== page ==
sleeplessmum2be Tue 08-Jun-04 20:27:48

Thank you for the support ladies it does help to know that there is someone(s) out there just listening. He just hardly ever tries anything new and i am told that i pressurise him too much. He only drinks rice milk as he was/is lactose intollerant. We moved home 2 years ago and have not seen our local doctor and are due to move in another 2 weeks time so need to enrol with a new doctor which do i go to the old one that i have no relationship with or the new one that i have no relationship with ??????????

musica Tue 08-Jun-04 20:28:38

Hi sleepless. My ds is nearly 3, and is incredibly fussy about food. He eats precious little, and is horribly thin - he does a good line in the skeletal look. With him, I'm trying to get rid of any pressure at meal times - if he eats, he eats, if he doesn't then that's ok. But if he doesn't, then I'll slip him some fruit cake at bedtime just to get some calories into him. Things my ds likes are pasta that he can serve himself to (e.g. penne) with cheese lumps(but not cheese sauce - oh no, that would be devil's food!!!) - peas. I've just discovered Nutella, which I can hide peanut butter in, to get some protein into him. He likes hot cross buns, cereal, but only if I add some raisins - in fact, adding raisins is often a way to get him to eat something. Or I might allow him to watch the television, as long as he is eating. I guess what I'm doing is letting him make the choice to eat, but trying to ensure that he sees that it is the best choice - whether because the tv is on, or because it's nice food or what. I do know how distressing it is though - I have days where I look at him and can't believe how thin he is. How much does your ds weigh? Ds is 2 stone 1 or 2 (it varies from day to day). Your ds might be a very slow eater, so taking the food away after 20 mins might not be a good idea. My HV said not to let ds get used to being hungry - he is like yours and is stubborn enough to not eat for days. Also, he is really grumpy when he is hungry, but doesn't correlate that to the hunger, so will just be annoying! Fruit juice and milk are good to get some easy calories in.

This is a very jumbled message - I've just typed as I've thought - hope this helps a bit! xxx

pupuce Tue 08-Jun-04 20:31:11

Hi Sleepless.... you have ALL MY SYMPATHIES and you seem very clued up about what the problem is... I think you write about it quite eloquantly too....
I think your own self-analysis and your best friend's comment are fair ! You are probably a bit "neurotic" about it.... I do know someone else who has a 4 yo who eats VERY poorly and she has been seeking advice and support from our really good HV.... the mother deep down (like you) knows that the issue stem from the very first week of your baby's life. It is NOT uncommon for mothers to still have issues about it and it continues on and on until you decide you have had enough and tackle it.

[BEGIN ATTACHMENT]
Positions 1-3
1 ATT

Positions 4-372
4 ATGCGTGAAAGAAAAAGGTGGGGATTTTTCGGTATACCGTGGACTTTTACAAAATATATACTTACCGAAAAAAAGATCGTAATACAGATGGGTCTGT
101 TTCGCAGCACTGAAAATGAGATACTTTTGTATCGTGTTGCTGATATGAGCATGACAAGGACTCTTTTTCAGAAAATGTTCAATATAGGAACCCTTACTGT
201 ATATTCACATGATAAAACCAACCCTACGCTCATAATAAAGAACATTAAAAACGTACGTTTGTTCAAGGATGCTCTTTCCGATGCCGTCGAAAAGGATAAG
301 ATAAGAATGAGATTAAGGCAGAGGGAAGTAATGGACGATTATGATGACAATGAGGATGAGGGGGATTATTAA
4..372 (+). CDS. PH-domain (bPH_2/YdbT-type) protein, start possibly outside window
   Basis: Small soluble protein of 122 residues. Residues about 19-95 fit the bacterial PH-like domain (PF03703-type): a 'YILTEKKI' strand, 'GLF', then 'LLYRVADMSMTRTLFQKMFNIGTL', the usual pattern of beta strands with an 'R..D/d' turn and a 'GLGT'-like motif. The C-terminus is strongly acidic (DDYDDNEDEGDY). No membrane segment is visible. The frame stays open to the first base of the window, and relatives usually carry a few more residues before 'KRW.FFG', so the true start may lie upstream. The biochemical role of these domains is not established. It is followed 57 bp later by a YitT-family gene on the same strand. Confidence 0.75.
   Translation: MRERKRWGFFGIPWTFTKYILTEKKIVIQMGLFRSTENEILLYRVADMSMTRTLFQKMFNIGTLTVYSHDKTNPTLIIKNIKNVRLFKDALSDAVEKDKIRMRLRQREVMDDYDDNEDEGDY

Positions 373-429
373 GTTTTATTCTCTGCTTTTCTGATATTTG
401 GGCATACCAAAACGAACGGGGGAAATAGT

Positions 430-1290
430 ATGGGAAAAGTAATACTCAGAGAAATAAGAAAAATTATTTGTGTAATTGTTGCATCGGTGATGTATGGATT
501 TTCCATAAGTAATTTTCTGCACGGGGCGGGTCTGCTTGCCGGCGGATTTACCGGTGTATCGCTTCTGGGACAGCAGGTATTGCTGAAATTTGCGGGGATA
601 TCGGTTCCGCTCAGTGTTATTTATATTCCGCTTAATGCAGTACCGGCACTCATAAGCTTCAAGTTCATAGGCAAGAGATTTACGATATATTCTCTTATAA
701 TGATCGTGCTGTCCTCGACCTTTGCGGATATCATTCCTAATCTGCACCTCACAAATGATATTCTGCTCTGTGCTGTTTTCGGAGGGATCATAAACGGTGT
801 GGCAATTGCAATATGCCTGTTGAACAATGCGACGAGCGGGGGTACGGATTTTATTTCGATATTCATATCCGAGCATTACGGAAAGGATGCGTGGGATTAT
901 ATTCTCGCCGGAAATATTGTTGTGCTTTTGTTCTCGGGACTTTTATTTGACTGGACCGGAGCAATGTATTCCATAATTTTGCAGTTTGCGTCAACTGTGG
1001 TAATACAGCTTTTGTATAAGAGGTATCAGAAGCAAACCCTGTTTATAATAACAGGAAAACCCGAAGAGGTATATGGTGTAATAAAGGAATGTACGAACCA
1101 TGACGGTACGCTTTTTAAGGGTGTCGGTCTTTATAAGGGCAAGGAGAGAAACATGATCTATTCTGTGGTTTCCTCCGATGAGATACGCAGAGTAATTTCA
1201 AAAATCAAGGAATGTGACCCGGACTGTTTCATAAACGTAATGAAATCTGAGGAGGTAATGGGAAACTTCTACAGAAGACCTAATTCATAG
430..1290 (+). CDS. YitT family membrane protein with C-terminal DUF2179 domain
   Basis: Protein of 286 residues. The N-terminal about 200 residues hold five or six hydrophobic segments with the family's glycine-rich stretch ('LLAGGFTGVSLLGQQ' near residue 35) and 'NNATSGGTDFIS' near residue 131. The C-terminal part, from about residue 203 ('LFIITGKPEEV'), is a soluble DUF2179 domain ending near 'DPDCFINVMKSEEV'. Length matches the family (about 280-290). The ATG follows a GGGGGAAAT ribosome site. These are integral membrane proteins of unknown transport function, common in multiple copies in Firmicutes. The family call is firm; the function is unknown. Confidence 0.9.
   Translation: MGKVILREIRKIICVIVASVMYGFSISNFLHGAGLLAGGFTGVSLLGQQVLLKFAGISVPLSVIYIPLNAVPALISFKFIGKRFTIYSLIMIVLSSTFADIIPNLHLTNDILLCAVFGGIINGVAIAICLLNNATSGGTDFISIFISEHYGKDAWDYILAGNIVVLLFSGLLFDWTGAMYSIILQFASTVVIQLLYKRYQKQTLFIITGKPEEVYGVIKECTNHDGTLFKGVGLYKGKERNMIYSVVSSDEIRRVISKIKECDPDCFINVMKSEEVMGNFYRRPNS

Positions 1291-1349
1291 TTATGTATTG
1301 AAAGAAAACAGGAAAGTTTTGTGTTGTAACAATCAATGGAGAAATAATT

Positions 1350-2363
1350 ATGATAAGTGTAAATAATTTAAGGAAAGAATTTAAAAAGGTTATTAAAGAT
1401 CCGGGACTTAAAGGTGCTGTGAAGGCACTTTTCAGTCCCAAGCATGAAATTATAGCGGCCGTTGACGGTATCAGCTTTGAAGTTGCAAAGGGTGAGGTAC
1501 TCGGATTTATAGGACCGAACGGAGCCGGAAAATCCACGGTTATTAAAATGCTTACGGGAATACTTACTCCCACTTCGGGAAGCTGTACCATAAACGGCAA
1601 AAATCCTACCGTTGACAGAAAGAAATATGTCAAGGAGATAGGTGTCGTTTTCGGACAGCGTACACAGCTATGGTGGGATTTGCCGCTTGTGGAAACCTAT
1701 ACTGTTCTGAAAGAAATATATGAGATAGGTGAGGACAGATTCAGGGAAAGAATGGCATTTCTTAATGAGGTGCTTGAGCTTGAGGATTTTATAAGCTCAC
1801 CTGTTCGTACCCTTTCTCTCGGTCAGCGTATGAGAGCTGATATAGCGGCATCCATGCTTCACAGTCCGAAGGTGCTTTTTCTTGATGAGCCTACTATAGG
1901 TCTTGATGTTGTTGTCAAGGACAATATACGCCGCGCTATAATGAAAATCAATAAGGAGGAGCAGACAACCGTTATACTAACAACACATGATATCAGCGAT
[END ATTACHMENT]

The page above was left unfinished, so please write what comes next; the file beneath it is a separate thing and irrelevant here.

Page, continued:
Are you getting support from a good HV about this ? Does he drink milk or has yogurt ? The mum mentioned above said she had "starved" him for 2 days - he had refused all the food offered but we found out that she had given him yogourts - which she didn't count as food!

I think children pick up on our issues - if you have an issue about food, he is likely to have on too. So I don't think your friend is wrong... get some help, talk it out... It doesn't sound like YOU have an issue with your food but HIS feeding...

You can't change your child, you can change YOU and your child will follow suit.

When you say laid-back.... what does it mean to you ? I personnally don't think he should be distracted with toys (or TV) when he eats.... Does your child have tantrums declining food ? Or does it just look at it and say no?

pupuce Tue 08-Jun-04 20:34:37

BTW - for what it's worth I have to say I disagree with Soupdragon : Try feeding your DS little and often

In my experience that doesn't help as a child is never hungry that way and keeps eating/snacking stuff he likes... a hungry child is likely to try new things. Also it can lead to problem with snacking later in life.

pepsi Tue 08-Jun-04 20:50:35

I really sympathise with the eating thing, you must be worn out what with being pregnant and moving soon.